In other words, I want you to take pride in the work you hand in. Points may be deducted for any violations of these standards.


There will be two quizzes and a final in this course.

Quiz 1:
    Monday, July 17 in class.

Quiz 2:
    Monday, August 7 in class.

Final Exam:
    Saturday, August 27 at 8am, location TBA.


There will be 2 projects in this class. Project descriptions will be posted on Blackboard. You will be expected to do a large portion of the project with your group. The purpose of these projects is to give you real-world context for the class material as well as to give you a chance to display your knowledge in a non-exam setting.


The grades in this course will be calculated as follows:

individual points group points total points
9 Homeworks:
In-class Groupwork:
Project 1:
Project 2:
Quiz 1:
Quiz 2:
Final Exam:
Total Course Points:

I am fond of bonus points. There might be bonus homework problems, bonus questions on exams, perhaps a bonus writing assignment, and class participation may serve as a bonus in the case of borderline final grades.

Honor Principle

Collaboration with your group on homework is highly encouraged; that is, it's a great idea to talk about the homework problems with each other and try to solve them together. However, you must write up homework solutions in your own words. If you consult any person or source other than the course textbook, your group, your class notes, or myself, you must acknowledge the source in your homework write-up. Failure to do so is an act of plagiarism.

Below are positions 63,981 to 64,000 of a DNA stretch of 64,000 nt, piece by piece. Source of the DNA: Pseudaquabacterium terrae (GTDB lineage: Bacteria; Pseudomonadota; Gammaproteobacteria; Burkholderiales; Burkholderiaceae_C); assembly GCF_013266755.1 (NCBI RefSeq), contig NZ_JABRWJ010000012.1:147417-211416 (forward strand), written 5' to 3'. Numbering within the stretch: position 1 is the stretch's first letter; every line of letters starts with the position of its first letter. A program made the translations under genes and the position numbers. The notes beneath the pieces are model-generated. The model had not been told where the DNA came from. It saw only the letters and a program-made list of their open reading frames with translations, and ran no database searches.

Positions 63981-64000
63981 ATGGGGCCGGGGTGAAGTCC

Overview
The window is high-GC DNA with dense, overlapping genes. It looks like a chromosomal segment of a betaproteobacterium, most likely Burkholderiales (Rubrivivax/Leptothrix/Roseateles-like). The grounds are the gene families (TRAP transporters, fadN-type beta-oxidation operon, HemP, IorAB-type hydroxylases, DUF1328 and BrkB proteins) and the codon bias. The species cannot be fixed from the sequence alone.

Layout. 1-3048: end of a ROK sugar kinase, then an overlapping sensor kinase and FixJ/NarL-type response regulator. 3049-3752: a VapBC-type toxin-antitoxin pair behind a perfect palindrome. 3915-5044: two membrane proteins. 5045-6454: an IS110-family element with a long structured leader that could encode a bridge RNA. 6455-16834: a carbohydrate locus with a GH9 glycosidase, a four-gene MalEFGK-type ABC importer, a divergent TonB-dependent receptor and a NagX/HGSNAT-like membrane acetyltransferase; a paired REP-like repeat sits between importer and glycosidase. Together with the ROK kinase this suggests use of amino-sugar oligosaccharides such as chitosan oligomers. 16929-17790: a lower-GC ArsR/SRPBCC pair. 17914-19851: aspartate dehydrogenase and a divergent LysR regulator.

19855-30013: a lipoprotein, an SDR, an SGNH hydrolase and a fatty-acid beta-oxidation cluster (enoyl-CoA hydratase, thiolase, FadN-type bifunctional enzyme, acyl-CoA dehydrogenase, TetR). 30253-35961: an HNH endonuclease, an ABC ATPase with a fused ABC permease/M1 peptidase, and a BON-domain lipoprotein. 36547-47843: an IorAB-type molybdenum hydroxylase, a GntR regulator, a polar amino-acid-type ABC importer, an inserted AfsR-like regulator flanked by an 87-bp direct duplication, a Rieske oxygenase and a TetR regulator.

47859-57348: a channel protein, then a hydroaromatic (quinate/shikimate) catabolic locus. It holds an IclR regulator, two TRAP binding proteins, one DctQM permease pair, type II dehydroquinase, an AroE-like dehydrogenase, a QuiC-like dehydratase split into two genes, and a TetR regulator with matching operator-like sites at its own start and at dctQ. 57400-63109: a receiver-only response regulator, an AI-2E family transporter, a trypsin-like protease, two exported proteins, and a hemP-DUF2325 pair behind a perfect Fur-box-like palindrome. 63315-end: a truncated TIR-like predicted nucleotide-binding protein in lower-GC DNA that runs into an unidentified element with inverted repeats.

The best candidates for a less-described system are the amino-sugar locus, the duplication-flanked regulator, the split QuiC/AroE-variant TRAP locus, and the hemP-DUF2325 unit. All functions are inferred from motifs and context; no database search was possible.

For graded work other than homework, I will give specific details about what types of assistance (your group, notes, books, me, etc.) are acceptable. Please talk to me immediately if you have any questions about whether or not a particular form of assistance is acceptable.


Students with disabilities who will be taking this course and may need disability-related classroom accommodations are encouraged to make an appointment to see me as soon as possible. I will do my best to accommodate any reasonable requests. I also recommend stopping by the Academic Skills Center in Collis Center to register for support services.